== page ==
I never owned a Nintendo Wii, but went to a few peoples homes who had one, and often saw Wii Sports wheeled out as the party favourite getting people together, introducing some fun competitiveness to the dynamic and just having a good time. Fast forward 16 years and it’s time for Nintendo to bring the fan-favourite franchise to the big and little screen of the Nintendo Switch.

Switch Sports has been out for a few weeks now, but I wanted to see how the hype and excitement of the game wore in, and the game has not disappointed.

My kids, primarily the 10 and 11 year olds have been loving it. For the first week or so it was their exclusive go-to for screen time, it’s since faded a touch, but not enough to make me think for even a second that Nintendo isn’t onto a winner here.

To see all three kids standing together in the lounge room playing Nintendo Switch Sports was awesome – frankly it doesn’t happen a lot!

Sitting back and watching them it appeared they were really working hard for their wins, and taking their losses hard:)

There are six sports to choose from in Nintendo Switch Sports – Volleyball, Badminton, Bowling, Tennis, Football and Chambara.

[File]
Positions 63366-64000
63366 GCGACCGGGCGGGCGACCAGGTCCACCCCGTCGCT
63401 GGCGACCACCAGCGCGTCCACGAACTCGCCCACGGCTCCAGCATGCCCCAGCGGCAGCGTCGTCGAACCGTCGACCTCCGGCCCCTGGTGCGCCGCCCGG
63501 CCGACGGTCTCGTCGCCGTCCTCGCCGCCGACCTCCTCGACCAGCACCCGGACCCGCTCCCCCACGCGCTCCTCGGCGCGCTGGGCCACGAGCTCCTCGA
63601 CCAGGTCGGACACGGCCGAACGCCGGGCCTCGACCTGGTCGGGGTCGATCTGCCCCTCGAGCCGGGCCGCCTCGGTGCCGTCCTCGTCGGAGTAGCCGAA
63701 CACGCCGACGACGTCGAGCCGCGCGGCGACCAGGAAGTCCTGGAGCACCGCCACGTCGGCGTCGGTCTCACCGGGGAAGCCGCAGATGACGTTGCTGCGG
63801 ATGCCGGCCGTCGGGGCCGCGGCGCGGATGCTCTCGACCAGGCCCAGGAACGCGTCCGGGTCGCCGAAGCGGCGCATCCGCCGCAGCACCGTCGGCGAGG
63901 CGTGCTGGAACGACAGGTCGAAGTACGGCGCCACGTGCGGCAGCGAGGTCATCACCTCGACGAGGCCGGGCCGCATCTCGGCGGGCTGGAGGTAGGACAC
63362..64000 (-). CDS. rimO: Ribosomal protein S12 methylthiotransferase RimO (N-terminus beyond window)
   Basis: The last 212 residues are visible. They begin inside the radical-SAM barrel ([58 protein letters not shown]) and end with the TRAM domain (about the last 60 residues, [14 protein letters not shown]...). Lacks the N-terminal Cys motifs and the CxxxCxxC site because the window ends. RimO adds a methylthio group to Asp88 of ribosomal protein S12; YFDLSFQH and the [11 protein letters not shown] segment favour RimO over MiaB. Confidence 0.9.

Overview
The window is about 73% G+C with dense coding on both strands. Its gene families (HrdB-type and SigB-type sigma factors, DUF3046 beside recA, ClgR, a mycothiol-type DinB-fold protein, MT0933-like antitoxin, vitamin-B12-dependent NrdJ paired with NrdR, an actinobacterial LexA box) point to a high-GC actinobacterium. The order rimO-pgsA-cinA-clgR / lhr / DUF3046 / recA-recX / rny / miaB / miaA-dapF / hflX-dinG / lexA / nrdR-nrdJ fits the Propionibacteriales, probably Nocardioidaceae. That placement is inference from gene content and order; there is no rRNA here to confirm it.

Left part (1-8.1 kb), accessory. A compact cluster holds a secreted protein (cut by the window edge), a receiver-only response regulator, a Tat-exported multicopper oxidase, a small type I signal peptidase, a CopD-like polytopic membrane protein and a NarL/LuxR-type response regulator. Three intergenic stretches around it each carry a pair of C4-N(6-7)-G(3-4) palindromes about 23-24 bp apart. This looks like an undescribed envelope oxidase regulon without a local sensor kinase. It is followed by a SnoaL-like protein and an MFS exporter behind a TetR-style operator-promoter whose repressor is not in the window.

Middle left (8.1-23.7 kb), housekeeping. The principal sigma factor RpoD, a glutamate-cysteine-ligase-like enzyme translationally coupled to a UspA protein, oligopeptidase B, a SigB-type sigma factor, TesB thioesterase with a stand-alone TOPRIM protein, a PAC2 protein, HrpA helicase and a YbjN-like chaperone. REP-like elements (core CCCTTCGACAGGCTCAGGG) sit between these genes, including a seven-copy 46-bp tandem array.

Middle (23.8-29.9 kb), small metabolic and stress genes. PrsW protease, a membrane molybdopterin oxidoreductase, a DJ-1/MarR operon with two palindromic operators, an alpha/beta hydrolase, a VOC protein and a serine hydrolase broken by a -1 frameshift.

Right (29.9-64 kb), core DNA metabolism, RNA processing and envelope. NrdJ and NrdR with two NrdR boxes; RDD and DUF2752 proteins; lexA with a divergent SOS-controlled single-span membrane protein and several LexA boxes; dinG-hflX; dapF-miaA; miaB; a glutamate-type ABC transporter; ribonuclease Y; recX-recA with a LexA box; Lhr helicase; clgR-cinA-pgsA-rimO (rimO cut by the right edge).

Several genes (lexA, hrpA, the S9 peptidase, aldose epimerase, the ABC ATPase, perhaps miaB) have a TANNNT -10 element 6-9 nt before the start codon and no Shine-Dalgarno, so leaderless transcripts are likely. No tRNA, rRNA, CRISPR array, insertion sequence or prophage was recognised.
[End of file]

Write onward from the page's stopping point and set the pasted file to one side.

Chambara is the strangest sword fighting game – and easily the most entertaining to watch. Players are on a platform of ever decreasing diameter with the loser being thrust into the water around it.

The rest are, as they say on the box. Three sports are one or two player (Badminton, Football and Chambara) while the other three are up to four players at a time.

Each can be played online, though we haven’t even got there yet, the fun of beating your sibling hasn’t yet worn off enough to introduce the rest of the world into the lounge room.

This is, as Wii Sports was (and Microsoft’s Xbox rip-off Kinect Sports), a very cartoon based game. Reality is set aside in almost every way.

I think Bowling is the most realistic, and even that’s stretching it.

In tennis I watch a 10 year old swing late, but it’s enough for the character to pull off a miraculous move and swing.

In reality, this is about using the Nintendo Switch Joy-Con (controllers) to create movement in the participants.

There’s even a foot strap for football, though it really only works in a shootout not in normal game-play, and if you got the digital version of the game which doesn’t come with the foot strap, just tuck your controller into your sock:)

For me, this is wholesome great fun, but – it needs way more sports.

My kids commented that the Tokyo 2020 Olympics game had far more choice, and what Nintendo has in its favour is the controllers, the true interactivity of their whole system. To limit this to just six sports seems madness to me. If there were twice as many sports, I reckon my kids would still be playing this at the same rate as day one just a month later…

That’s picky though, the bottom line is, Nintendo Switch Sports embodies the joy of Wii Sports for a new generation on a platform they’ve already grown to love.

Pick up Nintendo Sports at The Gamesmen and other retailers for $59.95.